A $$\large1.3\times {{10}^{6}}$$ B $$\large1.3\times {{10}^{9}}$$ Hint: That's one billion three hundred million. C $$\large1.03\times {{10}^{6}}$$ Hint: That's one million thirty thousand. D $$\large1.03\times {{10}^{9}}$$Hint: That's one billion thirty million
Question 18 Explanation:
Topic: Scientific Notation (Objective 0016)
 Question 19

#### Which of the following is equal to eleven billion four hundred thousand?

 A $$\large 11,400,000$$Hint: That's eleven million four hundred thousand. B $$\large11,000,400,000$$ C $$\large11,000,000,400,000$$Hint: That's eleven trillion four hundred thousand (although with British conventions; this answer is correct, but in the US, it isn't). D $$\large 11,400,000,000$$Hint: That's eleven billion four hundred million
Question 19 Explanation:
Topic: Place Value (Objective 0016)
 Question 20

#### The median number of pairs of footware owned is between 50 and 60 pairs.

Hint:
The same number of data points are less than the median as are greater than the median -- but on this histogram, clearly more than half the students own less than 50 pairs of shoes, so the median is less than 50.

#### The mode of the number of pairs of footware owned is 20.

Hint:
The mode is the most common number of pairs of footwear owned. We can't tell it from this histogram because each bar represents 10 different numbers-- perhaps 8 students each own each number from 10 to 19, but 40 students own exactly 6 pairs of shoes.... or perhaps not....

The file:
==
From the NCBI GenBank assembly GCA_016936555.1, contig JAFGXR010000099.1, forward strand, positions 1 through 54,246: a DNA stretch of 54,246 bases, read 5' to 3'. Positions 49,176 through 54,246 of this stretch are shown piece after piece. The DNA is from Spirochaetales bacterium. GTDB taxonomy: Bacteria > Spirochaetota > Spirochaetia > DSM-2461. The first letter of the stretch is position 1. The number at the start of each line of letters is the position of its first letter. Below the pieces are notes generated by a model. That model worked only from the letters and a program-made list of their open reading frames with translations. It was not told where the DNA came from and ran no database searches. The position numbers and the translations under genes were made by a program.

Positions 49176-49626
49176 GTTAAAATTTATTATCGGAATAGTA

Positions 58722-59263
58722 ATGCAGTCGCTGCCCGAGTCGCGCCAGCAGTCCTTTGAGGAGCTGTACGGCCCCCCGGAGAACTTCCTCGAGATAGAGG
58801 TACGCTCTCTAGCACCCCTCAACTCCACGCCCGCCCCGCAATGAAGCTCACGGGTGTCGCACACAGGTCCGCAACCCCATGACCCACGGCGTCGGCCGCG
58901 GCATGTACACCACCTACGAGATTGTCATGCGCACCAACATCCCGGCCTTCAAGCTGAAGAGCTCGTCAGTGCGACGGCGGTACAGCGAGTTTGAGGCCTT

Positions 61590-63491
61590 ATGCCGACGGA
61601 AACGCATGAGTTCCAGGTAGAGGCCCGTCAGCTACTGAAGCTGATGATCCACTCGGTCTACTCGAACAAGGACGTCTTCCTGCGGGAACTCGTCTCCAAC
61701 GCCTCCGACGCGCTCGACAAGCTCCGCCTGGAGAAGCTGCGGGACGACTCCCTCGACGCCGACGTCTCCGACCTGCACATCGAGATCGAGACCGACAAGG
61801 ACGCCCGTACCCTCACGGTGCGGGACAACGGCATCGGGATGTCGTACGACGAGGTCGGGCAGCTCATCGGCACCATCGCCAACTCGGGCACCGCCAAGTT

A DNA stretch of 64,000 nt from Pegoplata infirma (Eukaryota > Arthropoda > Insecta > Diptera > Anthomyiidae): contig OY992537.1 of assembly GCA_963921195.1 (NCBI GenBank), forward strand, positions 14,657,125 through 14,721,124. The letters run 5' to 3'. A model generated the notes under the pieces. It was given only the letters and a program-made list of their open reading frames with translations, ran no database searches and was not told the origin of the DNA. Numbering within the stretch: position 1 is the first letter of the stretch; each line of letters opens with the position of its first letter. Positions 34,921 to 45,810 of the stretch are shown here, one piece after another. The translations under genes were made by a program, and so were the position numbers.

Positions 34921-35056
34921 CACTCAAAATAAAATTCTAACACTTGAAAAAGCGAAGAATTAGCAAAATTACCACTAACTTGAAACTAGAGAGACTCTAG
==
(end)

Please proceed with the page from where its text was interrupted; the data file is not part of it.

#### The mean number of pairs of footware owned is less than the median number of pairs of footware owned.

Hint:
This is a right skewed distribution, and so the mean is bigger than the median -- the few large values on the right pull up the mean, but have little effect on the median.

#### The median number of pairs of footware owned is between 10 and 20.

Hint:
There are approximately 230 students represented in this survey, and the 41st through 120th lowest values are between 10 and 20 -- thus the middle value is in that range.
Question 20 Explanation:
Topics: Analyze and interpret various graphic and data representations, and use measures of central tendency (e.g., mean, median, mode) and spread to describe and interpret real-world data (Objective 0025).